Small to Tall Pediatric Dentistry Partners With Hands On Children’s Museum For Free Dental Screenings



By Kate Scriven

Dr. Scott Rowley performs a lap exam, a knee to knee exam involving parents helping the youngest patients feel at ease, during a free dental screening at the Hands On Children’s Museum.

There are standard good dental hygiene practices that we are all familiar with.  Brush  morning and night.  Floss daily (or try to at least).  Visit your dentist every 6 months for a cleaning.

But, when we become parents and are now responsible for not only our own mouth, but that of our child’s, the protocols can get a little hazy.  That is where the dentists at Small to Tall Pediatric Dentistry come in.  Their goal is to partner with Thurston County parents to educate them on good dental practices for children starting at the first sign of a tooth.

With that goal in mind, Small To Tall’s dentists, Drs. Scott Rowley, Ben Ruder and Greg Psaltis, have established a partnership with the Hands On Children’s Museum (HOCM) and the Thurston Mason Counties Dental Society to promote pediatric dental health.  Each February, the American Dental Association (ADA) sponsors National Children’s Dental Health Month and Small To Tall coordinates free dental health screenings at the HOCM.

Doctors from the Thurston-Mason Counties Dental Society volunteer their time to screen children at the Museum every Saturday during the month of February from 11am until 2 pm.  All families who visit for a screening also receive free admission to the Museum, a great perk for those who are not Museum members.

“We get a lot of dentists every year that want to participate in dental health month,” says Dr, Ruder.  “Even though they may not see many children in their offices, the volunteers want to come and help, to see kids at the Museum and share information with parents that are looking for advice.”

The information provided to parents by these dental professionals is tremendous.  Beyond the dental screening, which allows the dentists to assess the child’s oral hygiene and potential issues to be addressed, parents learn best practices for pediatric oral health, receive advice on whether their child is due for a check-up, and recommendations on dental care providers if parents have not yet established care for their child.  Kids don’t leave empty handed, either, taking home a coloring book and crayons, a new toothbrush and toothpaste and many other items in their “goodie bag”.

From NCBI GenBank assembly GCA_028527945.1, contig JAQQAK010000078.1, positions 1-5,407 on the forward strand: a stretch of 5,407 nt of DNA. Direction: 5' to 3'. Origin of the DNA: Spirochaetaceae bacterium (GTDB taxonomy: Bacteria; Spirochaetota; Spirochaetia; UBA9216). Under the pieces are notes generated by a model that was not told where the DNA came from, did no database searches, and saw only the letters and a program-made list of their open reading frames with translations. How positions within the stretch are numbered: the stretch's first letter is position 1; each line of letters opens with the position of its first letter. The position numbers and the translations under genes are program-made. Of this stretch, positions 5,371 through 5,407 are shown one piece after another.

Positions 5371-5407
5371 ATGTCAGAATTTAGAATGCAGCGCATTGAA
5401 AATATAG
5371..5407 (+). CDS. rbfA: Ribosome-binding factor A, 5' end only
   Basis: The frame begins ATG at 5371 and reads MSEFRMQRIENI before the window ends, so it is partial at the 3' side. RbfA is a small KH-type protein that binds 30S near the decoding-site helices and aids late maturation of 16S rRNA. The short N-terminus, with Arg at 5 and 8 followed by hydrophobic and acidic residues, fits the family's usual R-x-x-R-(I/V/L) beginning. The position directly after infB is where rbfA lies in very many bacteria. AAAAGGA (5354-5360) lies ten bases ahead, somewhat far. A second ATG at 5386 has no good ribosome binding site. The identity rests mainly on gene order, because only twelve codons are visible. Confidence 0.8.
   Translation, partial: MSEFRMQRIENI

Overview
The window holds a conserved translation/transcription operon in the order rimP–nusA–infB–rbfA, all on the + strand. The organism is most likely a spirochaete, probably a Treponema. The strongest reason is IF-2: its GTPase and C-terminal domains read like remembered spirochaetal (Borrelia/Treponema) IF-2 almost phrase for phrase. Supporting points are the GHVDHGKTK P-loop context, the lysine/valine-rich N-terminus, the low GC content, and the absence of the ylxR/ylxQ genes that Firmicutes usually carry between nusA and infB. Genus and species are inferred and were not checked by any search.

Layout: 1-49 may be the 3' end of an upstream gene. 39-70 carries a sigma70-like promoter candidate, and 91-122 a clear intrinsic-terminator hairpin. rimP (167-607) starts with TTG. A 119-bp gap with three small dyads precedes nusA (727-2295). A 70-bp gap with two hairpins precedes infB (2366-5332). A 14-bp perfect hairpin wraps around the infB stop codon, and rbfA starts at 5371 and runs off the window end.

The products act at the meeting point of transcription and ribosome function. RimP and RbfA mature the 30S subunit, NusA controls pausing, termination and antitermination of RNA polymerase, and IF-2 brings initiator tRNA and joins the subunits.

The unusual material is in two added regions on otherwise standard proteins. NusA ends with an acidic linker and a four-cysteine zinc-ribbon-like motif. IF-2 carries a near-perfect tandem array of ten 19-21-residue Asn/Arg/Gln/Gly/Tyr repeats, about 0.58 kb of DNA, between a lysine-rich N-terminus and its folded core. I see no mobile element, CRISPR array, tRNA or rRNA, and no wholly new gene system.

Dr. Rob Perlot examines a child’s teeth, providing a clean bill of health to his grandmother waiting nearby.

The Hands On Children’s Museum has been involved in this event for over 10 years and considers it a critical component to their outreach programs for healthy living.  During the month of February, the museum will have a dental exhibit to complement the free screenings, located in the “Emergency” exhibit area on the main floor.  A dental chair, large toothbrushes and fuzzy monsters with a full set of teeth are there for children to explore as either the dentist or patient.

“We feel that role playing is wonderful in helping children feel comfortable about a dental exam,” says Genevieve Chan, the Museum’s Communications Manager.  “The Museum is grateful to Drs. Rowley and Ruder for organizing the screenings along with all the dentists from the Thurston-Mason Counties Dental Society who donate their time.  It’s important for parents to have access to this information and the Museum loves to be able to offer free admission for participants.”

Children’s Dental Health Month is recognized by offices across the country, allowing thousands of children access to dental care that might not otherwise come in.  With early dental care playing a vital role in establishing lifelong habits for good oral health, it’s important to educate children and their parents about dental health when they are young.

Small to Tall’s dental team increase their already established outreach programs during the month of February, visiting schools and preschools to talk with the students about dental health.  With fun, hands-on presentations including a flossing activity involving pillowcases and rope and of course some “sugarbugs”, kids go away with an excitement about their teeth that they may not have had before.

Dr. Rowley and Dr. Ruder are both fathers of young children and know first-hand the importance of keeping kids teeth healthy as well as how to entertain a room full of 4 year olds – an effective combination.

During February, National Children’s Dental Health Month, the Hands On Children’s Museum will host a special dental exhibit including activities for young visitors.

With over 150 screenings completed last year at the HOCM and more anticipated this year in their new, bigger facility, it’s clear that this outreach project is needed, and appreciated, here in Thurston County.  The collaboration among the dentists, including donations of time and supplies, speaks to how important children’s dental health is to these professionals.   The exam chairs, generously donated by Burkhart Dental Supply, will be well used this month as children take their turn for a dental screening.  And when families finish, they will leave armed with knowledge about how to best care for their child’s teeth, resources for additional help, and maybe even a relationship with a new dentist for their child.

For more information and resources for National Children’s Dental Health Month, visit the ADA website or Small To Tall Pediatric Dentistry.   Small to Tall and the Hands On Children’s Museum thanks this year’s dental volunteers – Drs. Theresa Madden, Rob Perlot, Venn Peterson, Bill Busacca, Jared Persinger, Suzie Winans, Spenser Cammack, Chuck Fankhauser, Duke Watson, Devi Vijay, Scott Rowley and Ben Ruder.

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